Gratitude: Why it’s Important
How gratitude can make a difference for your physical and mental health.
Brother David Stendl-Rast, a Benedictine monk, is known as the grandfather of gratitude. He may have expressed the value of this mindset best.
“The root of joy is gratefulness. It is not the joy that makes us grateful, it is the gratitude that makes us joyful.”
We all experience highs and lows in life. They can shape our daily mood and motivation. It may be easier to focus on the negative, the worries, which have an impact on how we function throughout our life. On the other hand, there’s gratitude. Gratitude helps you see life as an adventure of opportunities. A cynic may call this mindset naïve but, is it really? Is it naïve to care for yourself? Read on if you’d like to learn why your body and mind are thankful when you’re grateful.
What is Gratitude?
Gratitude is often described as an emotion of thankfulness and recognition, an “expression for what one has.” You can express gratitude for someone, something and even someplace. How do you know if you are grateful for something? The American Psychological Association describes the feeling as a “sense of thankfulness and happiness in response to receiving a tangible benefit or fortunate happenstance.” You can feel tangible benefits from receiving a gift, the satisfaction of completing a project, and even just the company of a loved one. So, what benefits come from taking stock of these tangible benefits?
The Benefits for Body and Mind
Two thousand years ago, Roman philosopher Marcus Tullius Cicero said, “Gratitude is not only the greatest of the virtues, but the parent of all the others.” You could argue feelings such as hope, joy, respect and justice would be diminished without some element of gratitude. Research shows our physical and mental health could diminish without it as well.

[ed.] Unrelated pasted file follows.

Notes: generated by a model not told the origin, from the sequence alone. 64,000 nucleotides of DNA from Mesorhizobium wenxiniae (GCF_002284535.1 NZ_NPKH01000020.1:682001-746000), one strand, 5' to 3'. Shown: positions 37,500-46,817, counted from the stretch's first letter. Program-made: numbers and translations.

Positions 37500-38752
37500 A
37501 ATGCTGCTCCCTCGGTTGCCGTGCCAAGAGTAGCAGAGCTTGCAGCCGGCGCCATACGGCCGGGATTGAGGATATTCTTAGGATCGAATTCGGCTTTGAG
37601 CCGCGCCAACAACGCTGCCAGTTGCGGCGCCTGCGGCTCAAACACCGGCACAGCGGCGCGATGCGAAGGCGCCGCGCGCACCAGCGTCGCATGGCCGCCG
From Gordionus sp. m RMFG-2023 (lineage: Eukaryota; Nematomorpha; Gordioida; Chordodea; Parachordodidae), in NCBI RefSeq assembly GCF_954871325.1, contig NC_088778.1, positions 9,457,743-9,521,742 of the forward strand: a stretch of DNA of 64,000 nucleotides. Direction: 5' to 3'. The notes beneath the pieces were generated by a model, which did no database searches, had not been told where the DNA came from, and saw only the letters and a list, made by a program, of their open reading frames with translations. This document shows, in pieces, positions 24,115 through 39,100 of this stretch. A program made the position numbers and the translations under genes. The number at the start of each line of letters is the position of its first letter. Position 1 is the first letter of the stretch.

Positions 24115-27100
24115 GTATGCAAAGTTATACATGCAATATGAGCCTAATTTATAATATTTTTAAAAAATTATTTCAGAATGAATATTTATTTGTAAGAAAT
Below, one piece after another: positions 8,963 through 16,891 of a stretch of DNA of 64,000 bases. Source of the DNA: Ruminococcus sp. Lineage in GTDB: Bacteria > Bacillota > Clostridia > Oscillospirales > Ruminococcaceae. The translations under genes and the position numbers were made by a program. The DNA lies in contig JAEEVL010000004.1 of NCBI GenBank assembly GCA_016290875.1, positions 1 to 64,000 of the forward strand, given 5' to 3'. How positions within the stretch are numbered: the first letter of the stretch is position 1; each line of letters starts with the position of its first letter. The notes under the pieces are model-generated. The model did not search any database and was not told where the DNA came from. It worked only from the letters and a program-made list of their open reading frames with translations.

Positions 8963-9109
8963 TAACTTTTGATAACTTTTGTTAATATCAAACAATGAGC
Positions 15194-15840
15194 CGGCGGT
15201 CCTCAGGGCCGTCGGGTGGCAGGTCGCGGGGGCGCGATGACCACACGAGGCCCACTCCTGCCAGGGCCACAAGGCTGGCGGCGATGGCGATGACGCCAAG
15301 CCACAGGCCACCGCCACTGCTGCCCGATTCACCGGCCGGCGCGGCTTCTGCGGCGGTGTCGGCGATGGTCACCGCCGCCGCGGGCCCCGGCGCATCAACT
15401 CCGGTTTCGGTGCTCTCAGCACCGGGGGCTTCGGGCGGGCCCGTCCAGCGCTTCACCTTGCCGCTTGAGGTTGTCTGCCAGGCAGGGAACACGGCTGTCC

- Reduced Depression. Studies from Mental Health First Aid found that a single act of thoughtful gratitude produces an immediate 10-percent increase in happiness, and a 35-percent reduction in depressive symptoms.
- Connectivity. Gratitude can help you feel more connected to others leading to increased happiness and decreased loneliness. This is particularly true when it comes to your romantic relationships. A 2021 study by Harvard Health found that couples who take time to express gratitude are more likely to have positive feelings toward their partner and feel more comfortable expressing concerns.
- Supports Heart Health. A 2019 review of research shows practicing gratitude can lower blood pressure. It can also help regulate your breathing.
- Improve self-esteem and self-confidence. When you are grateful for the positive aspects of your life, you are less likely to focus on the areas of your life you feel aren’t living up to your full potential. This can help you to feel more confident. Practicing gratitude can help you let go of the past, making it easier to move forward in your life, regardless of your challenges.
It’s clearly worthwhile to express gratitude in our lives, but how do we put it into practice? How do we cultivate this feeling?
Research shows that practicing gratitude for 15 minutes each day can have lasting positive impacts on mental wellness and change in perspective. So, how can you turn this into a habit?
- Keep a gratitude journal. Establish a daily practice to write and keep a record of the things that bring you joy. Recording them and being able to re-read the good moments helps reinforce the ideas into our brain.
- Meditation. Meditate on your relationships with others using these three questions: What have I received from them? What have I given to them? And what troubles and difficulty have I caused?
- Appreciate your environment. Take time to notice what’s around you. Taking a walk or setting an atmosphere within your home through lighting and comfort items can help you tune into your awareness.
- Volunteer. Research shows taking time to help your community can result in feelings of happiness and life satisfaction.
As we enter 2024, take some time to reflect on your feelings of gratitude from the past year, and plan to incorporate gratitude into your day-to-day life.
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